2. Thanks, Peg, and congratulations to you! I’m always grateful for your comments and so glad that you read my blog. Thanks for making my day! ‘-)

  3. I always love reading about your life because I feel like I know you through your words.
    I was interested in the Abraham stuff a few years ago and I do believe in the power of intention, to an extent. Since this was gratitude month on Facebook, I read a lot of posts about gratitude and posted some myself. It really did change my attitude on days that it needed changing. I hope you and G can work through your issues with E. I really liked my sons when they were teens. I found them funny and refreshingly honest. I liked your list a lot. Have a great week!

  4. This is brilliant on so many levels! Thanks for this post! I will join you in journaling 10 things I am grateful for each and every day. First on my list now is I am grateful for friends like you! 🙂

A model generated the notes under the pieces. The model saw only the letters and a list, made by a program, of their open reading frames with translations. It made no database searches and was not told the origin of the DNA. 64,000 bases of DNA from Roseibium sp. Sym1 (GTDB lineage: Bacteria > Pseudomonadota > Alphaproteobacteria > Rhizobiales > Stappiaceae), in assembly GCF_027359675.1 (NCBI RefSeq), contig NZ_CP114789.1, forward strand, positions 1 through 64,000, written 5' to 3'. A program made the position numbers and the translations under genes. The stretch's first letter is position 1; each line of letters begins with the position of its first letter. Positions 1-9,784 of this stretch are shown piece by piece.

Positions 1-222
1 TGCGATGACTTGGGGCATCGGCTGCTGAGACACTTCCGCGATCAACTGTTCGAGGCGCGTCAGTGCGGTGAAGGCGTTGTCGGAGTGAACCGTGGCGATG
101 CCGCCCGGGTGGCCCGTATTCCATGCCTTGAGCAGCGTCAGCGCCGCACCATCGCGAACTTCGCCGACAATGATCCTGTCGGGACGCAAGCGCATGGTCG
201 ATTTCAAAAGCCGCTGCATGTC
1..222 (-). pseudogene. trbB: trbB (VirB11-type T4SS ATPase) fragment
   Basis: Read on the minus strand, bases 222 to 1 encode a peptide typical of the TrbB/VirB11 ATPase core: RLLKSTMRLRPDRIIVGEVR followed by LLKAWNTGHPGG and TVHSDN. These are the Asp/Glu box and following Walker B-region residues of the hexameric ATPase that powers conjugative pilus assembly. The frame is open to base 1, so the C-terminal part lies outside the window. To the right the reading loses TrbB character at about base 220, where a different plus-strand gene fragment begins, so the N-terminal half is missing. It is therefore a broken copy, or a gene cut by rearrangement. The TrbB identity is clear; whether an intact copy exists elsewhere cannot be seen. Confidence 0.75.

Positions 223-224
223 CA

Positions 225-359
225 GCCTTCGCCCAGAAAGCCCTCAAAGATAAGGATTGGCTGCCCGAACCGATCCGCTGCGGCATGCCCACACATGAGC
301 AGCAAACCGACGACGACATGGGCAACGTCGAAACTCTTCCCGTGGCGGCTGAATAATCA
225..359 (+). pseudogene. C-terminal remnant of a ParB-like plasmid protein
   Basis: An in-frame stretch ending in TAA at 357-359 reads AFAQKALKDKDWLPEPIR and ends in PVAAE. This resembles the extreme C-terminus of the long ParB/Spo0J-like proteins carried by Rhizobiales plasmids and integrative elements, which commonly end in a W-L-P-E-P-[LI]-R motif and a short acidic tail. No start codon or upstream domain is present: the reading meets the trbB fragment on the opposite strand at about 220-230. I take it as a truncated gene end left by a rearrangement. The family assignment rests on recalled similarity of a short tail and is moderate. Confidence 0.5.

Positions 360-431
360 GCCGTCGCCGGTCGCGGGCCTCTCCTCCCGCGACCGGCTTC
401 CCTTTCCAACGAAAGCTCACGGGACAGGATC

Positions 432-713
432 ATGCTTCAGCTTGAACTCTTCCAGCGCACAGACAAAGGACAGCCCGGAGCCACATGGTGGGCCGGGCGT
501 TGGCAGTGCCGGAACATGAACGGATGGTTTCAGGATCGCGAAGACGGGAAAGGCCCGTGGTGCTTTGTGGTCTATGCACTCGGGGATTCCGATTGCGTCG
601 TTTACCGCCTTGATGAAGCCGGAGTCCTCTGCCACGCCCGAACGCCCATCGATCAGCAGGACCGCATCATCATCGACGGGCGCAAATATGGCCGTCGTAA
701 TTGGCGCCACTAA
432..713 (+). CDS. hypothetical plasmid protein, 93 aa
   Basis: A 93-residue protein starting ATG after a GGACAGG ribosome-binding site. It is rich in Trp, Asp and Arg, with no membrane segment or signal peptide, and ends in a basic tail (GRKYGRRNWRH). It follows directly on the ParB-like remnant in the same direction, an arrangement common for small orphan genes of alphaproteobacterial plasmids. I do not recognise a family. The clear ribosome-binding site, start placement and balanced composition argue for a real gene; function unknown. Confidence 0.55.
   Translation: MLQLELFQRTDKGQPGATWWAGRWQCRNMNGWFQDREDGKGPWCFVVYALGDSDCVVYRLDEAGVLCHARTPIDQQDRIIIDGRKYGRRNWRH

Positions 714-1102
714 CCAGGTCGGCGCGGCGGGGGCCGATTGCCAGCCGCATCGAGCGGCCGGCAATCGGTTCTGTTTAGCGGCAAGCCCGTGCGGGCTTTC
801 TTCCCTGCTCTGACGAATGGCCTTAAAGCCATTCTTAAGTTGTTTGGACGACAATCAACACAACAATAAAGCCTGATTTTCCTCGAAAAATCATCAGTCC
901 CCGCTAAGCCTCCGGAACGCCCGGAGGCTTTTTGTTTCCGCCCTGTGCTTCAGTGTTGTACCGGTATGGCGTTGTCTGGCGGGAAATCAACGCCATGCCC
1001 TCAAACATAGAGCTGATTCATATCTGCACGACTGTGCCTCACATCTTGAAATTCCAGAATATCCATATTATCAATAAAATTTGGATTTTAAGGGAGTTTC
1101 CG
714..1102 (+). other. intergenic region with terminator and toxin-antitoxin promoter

5. Thank you, Jay and Anonymous! I am so grateful for my friends and glad that you and I connected via the wide, wide Web!

  6. Oh, I forgot to say, when you write what you are grateful for, you also write WHY, i.e., “I am grateful for my internal alarm clock because I rarely oversleep.” Like that.

  7. This is a really wonderful post. I am so glad to read that G is willing to work on things, and it isn’t all falling on you. That is so positive. Thank you for sharing this strategy.

    Big virtual hugs to you and your family…